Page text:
As parents, our first priority is to create a safe, predictable world for our kids — but COVID-19 has made this feel like a pipe dream for many.
It’s hard to know how to reassure your kids in the midst of a pandemic, and how to care for your children’s mental health when you aren’t so sure about your own. However, if you’re concerned about your kids during these overwhelming times, a few simple strategies can help.
1. Control Your Anxiety
Kids are looking to you for cues on how to react in this situation. For this reason, it’s crucial to keep a cool head in spite of your worry. Take the time to care for your own mental health, following best practices for regular sleep, exercise, social support, and self-care.
2. Be Available for Questions and Check In Often
Have recurring conversations with your kids as the pandemic continues, and let them know they can come to you at any time. This can help make sure you’re providing credible, fact-based information to help counteract any rumors and hearsay that may be worrying them. Be honest with them about your worries, but let them know that there are resources to help.
3. Validate Their Feelings
Just like adults, kids may feel worried or anxious about the uncertainty surrounding COVID-19. Some of their fears may be realistic, and others may be exaggerated.
Listen to them when they talk, and try to understand and acknowledge their feelings. At the same time, make sure to reassure them, especially if they have any unrealistic worries — like a fear that their pet may get sick as well.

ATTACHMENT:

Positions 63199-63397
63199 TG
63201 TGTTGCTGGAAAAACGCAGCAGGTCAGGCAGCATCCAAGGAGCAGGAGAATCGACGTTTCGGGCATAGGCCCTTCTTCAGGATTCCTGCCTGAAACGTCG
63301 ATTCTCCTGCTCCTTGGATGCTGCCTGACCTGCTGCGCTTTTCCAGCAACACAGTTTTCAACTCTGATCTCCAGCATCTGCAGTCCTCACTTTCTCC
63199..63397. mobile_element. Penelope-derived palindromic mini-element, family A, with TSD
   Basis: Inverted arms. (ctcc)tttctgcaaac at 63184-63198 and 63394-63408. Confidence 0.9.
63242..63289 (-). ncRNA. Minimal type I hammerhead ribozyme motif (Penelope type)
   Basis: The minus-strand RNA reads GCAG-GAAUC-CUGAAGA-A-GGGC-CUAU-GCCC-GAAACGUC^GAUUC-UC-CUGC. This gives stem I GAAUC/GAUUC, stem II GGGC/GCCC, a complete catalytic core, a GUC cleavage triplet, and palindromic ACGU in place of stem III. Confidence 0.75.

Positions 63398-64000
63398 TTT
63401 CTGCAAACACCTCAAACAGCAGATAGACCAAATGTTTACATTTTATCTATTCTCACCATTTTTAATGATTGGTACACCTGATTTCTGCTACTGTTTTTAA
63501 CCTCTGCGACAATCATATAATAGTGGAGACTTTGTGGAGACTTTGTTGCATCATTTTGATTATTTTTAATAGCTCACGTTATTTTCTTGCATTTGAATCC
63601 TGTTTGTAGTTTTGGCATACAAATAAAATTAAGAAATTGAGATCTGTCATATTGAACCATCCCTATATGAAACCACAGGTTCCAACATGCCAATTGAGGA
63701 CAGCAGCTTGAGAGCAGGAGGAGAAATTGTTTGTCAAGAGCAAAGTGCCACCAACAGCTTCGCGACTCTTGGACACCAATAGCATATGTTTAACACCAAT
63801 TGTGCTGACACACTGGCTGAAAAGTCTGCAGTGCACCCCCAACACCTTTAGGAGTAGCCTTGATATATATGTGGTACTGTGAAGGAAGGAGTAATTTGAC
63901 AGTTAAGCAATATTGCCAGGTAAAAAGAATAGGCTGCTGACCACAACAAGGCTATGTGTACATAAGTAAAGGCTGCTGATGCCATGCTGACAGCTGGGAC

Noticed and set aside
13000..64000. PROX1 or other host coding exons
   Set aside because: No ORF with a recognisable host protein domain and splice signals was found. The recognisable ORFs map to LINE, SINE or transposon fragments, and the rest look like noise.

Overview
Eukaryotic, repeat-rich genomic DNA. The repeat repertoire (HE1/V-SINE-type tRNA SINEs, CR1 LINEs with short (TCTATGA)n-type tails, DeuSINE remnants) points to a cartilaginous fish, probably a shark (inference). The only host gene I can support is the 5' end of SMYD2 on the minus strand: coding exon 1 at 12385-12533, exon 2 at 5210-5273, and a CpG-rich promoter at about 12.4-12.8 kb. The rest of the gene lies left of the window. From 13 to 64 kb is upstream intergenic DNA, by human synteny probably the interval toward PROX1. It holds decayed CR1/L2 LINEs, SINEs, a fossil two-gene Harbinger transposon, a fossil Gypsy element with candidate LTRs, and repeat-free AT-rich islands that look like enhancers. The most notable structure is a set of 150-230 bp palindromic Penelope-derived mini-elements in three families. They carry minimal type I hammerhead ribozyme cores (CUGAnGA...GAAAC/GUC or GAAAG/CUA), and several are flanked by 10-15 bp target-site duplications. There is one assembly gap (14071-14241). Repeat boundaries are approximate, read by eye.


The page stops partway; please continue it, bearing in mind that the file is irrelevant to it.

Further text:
4. Provide Structure
In a world where their school and social lives have been upended, kids may feel unstable or uncertain. Help them by creating structure and routines that cover their classes, schoolwork, chores, and sleep schedule.
5. Help Them Be More Mindful
Mindfulness is the act of staying in the present moment. It may involve slowing down and focusing on your thoughts, your actions, your body, or your surroundings.
Help your kids practice mindfulness through simple strategies for younger kids or even meditation for older ones. These strategies can in turn help boost your children’s mental health awareness.
6. Keep an Eye Out for Behavior Changes
You can expect your kids to feel moody or uncertain at times, but keep an eye out for noticeable and lasting personality changes. Frequent bursts of anger, difficulty concentrating, and constant fatigue may be signs of more serious problems.
7. Get Them Help When They Need It
As a parent, you can’t do it all. Sometimes, your kids need some extra support. Reach out to children’s mental health programs like Youthline for counseling and mentoring support, or set up virtual visits with a therapist for more severe issues like depression.
Make Time to Support Your Children’s Mental Health
Most of us feel fearful and overwhelmed in these trying times — but that’s why it’s more important than ever to make time for your children’s mental health. Make sure you’re checking in regularly using the strategies above to help your children from feeling lost and overwhelmed as well. With your support, they’ll be able to increase their resilience and boost their mental health in the long-term.
For more of the tips and strategies your family needs for the pandemic and beyond, check out our other blog posts.